Dean Stock is afflicted with ALS. Little by little, he will lose the ability to talk, walk, swallow and eventually breathe. Help us fight ALS at als-quebec.ca
MONTREAL, July 31, 2015 /CNW Telbec/ - A year after the spectacularly popular Ice Bucket Challenge, the world-wide ALS community is reviving the fundraiser in order to raise much needed funds for amyotrophic lateral sclerosis (ALS ), a rapidly progressive and invariably fatal disease. Surrounded by people living with ALS, researchers and partners, the ALS Society of Quebec emphasized the importance of keeping the challenge alive. "The Ice Bucket Challenge is an important symbol of hope and a demonstration of solidarity for people living with ALS and their families," says Chantal Lanthier, who was diagnosed with ALS in 2013 and is a member of the Society's Board of Directors.
Daily challenges faced by people living with ALS
For those living with ALS and their loved ones, the challenges are relentless. ALS takes a toll emotionally, physically and financially. People diagnosed with ALS face gradual paralysis and death. They slowly lose their ability to walk, talk, swallow and eventually breathe. However their mind remains intact, leaving them locked-in their bodies.
Funds for services and research
Last year's Ice Bucket Challenge was a huge success. Thanks to the generosity of 79,000 Quebecers, the ALS Society of Quebec received more than $2.66-million in donations. The funds are being spent on ALS research and on enhancing and expanding services for Quebecers living with the devastating disease. "In addition to improving support to those living with ALS, we have just launched two new pilot programs to better support families during every stage of the disease," says Claudine Cook, Executive Director of the ALS Society of Quebec. "The first, is a financial aid program designed to give respite to caregivers. It will enable them to get help or to take a little break from their daily life. We know living with ALS causes a lot of financial stress on families; the second program will allow children whose mom or dad has the disease to continue their extra-curricular activities such as sports, music or other hobbies."
The Ice Bucket Challenge also allowed the ALS Society of Quebec to dedicate $1.7-million to ALS Canada's Research Program. Combined with a matching gift of $10-million from Brain Canada , a total of $21.5-million will be invested in research thanks to the 2014 Ice Bucket Challenge. These donations are allowing researchers to speed-up their work and will enable them to eventually find effective treatments. "ALS is a terrible, deadly disease. For far too long, it has been overlooked. The Ice Bucket Challenge will give researchers the opportunity to develop effective therapies that will improve the quality of life of those affected. But we need a steady source of funding to reach our goal. Our hope is that by making the Ice Bucket Challenge an annual event, we will be able to continue our work and reach our objective," says Dr. David Taylor, Director of Research for ALS Canada.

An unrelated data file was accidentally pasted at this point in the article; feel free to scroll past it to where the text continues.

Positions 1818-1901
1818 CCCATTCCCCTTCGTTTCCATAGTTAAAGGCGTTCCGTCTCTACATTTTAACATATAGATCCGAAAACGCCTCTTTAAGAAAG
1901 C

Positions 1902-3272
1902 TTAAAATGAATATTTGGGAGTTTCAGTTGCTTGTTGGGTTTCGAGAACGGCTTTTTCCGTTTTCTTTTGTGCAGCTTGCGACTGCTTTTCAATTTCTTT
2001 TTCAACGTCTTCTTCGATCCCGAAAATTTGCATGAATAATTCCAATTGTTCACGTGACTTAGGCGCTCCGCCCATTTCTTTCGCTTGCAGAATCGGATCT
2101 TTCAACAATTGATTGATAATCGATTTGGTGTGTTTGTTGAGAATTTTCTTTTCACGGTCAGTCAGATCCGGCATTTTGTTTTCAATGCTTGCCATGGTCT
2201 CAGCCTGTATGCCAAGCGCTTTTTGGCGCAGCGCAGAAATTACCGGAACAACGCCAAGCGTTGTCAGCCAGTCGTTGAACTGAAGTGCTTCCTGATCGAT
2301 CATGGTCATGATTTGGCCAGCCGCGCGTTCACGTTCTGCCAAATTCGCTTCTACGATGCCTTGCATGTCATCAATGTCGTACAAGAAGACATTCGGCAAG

From taking the challenge to facing the challenge
Dean and Paula Stock and their three young children took the Ice Bucket Challenge in August 2014. Little did they know, a few months later, in December, Dean would be diagnosed with ALS. The news came as a huge shock to the family but they quickly decided to do everything in their power to create something positive. "We felt we had to do our part to continue raising awareness," says Paula.
The ALS Society is pleased to be launching its first public service announcement (PSA) featuring the Stock family. "The goal of the PSA is to educate people about ALS, the disease behind the Ice Bucket Challenge," says Ms. Cook. "It's a powerful, heartfelt message that captures why we have to keep the challenge going in order to find treatments and support families," says Paula.
Because ALS is fatal and there is still no cure, time is of the essence for people with ALS and their families. This August, and every august until a cure, join the wave at als-quebec.ca.
About the ALS Society of Quebec
Founded in 1983, the Amyotrophic Lateral Sclerosis (ALS) Society of Quebec is a non-profit community organization. Our mission is:
- to provide support and referrals for people living with ALS and their loved ones;
- to fund research;
- to raise awareness of this disease among the general public, government officials and medical and paramedical practitioners.
SOURCE Amyotrophic Lateral Sclerosis Society of Quebec
Video with caption: "Dean Stock is afflicted with ALS. Little by little, he will lose the ability to talk, walk, swallow and eventually breathe. Help us fight ALS at als-quebec.ca". Video available at: http://stream1.newswire.ca/cgi-bin/playback.cgi?file=20150731_C7901_VIDEO_EN_467861.mp4&posterurl=http%3a%2f%2fphotos.newswire.ca%2fimages%2f20150731_C7901_PHOTO_EN_467861.jpg&order=1&jdd=20150731&cnum=C7901
Image with caption: "Amyotrophic Lateral Sclerosis Society of Quebec (CNW Group/Amyotrophic Lateral Sclerosis Society of Quebec)". Image available at: https://photos.newswire.ca/images/download/20150731_C7901_PHOTO_EN_467853.jpg
For further information: Renée Myriam Larabie, Communications Coordinator, ALS Society of Quebec, 514 725-2653 ext.102, firstname.lastname@example.org; Claudine Cook, Executive Director, ALS Society of Quebec, 514 725-2653 ext. 102, 514 298-0540, email@example.com